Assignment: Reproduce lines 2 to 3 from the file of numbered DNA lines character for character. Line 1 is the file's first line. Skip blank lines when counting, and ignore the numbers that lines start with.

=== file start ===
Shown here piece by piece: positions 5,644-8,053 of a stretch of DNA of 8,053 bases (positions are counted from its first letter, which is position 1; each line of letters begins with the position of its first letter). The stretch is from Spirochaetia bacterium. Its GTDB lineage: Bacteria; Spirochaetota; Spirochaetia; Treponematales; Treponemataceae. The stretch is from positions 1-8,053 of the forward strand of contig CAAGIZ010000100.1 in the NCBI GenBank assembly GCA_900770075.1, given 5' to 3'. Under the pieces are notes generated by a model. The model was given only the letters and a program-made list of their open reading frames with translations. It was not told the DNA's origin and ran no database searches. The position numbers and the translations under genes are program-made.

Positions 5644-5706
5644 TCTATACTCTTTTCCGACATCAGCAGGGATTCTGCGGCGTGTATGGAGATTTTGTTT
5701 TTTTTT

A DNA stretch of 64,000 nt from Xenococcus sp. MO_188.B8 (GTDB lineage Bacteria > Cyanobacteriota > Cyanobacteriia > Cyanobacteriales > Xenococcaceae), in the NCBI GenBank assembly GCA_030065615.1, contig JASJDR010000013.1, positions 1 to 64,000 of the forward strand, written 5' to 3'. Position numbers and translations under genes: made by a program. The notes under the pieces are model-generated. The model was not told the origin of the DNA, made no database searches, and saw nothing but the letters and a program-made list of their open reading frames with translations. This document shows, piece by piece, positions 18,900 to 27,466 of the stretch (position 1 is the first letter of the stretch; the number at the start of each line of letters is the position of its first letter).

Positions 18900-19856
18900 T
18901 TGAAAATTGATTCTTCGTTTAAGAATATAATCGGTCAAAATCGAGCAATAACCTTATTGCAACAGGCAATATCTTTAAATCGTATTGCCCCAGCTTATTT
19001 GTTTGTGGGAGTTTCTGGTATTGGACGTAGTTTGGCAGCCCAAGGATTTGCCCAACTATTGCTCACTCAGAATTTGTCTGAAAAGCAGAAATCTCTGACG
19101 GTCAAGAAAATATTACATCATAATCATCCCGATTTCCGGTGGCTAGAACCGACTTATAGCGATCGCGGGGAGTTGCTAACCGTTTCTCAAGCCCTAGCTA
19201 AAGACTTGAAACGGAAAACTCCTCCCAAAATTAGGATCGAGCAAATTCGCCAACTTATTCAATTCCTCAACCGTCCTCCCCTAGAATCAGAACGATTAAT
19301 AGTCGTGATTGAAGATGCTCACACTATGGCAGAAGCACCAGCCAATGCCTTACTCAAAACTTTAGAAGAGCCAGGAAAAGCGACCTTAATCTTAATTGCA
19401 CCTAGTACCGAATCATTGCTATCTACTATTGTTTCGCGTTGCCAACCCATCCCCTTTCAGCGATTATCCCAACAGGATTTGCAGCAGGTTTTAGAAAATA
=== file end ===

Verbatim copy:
Positions 5644-5706
5644 TCTATACTCTTTTCCGACATCAGCAGGGATTCTGCGGCGTGTATGGAGATTTTGTTT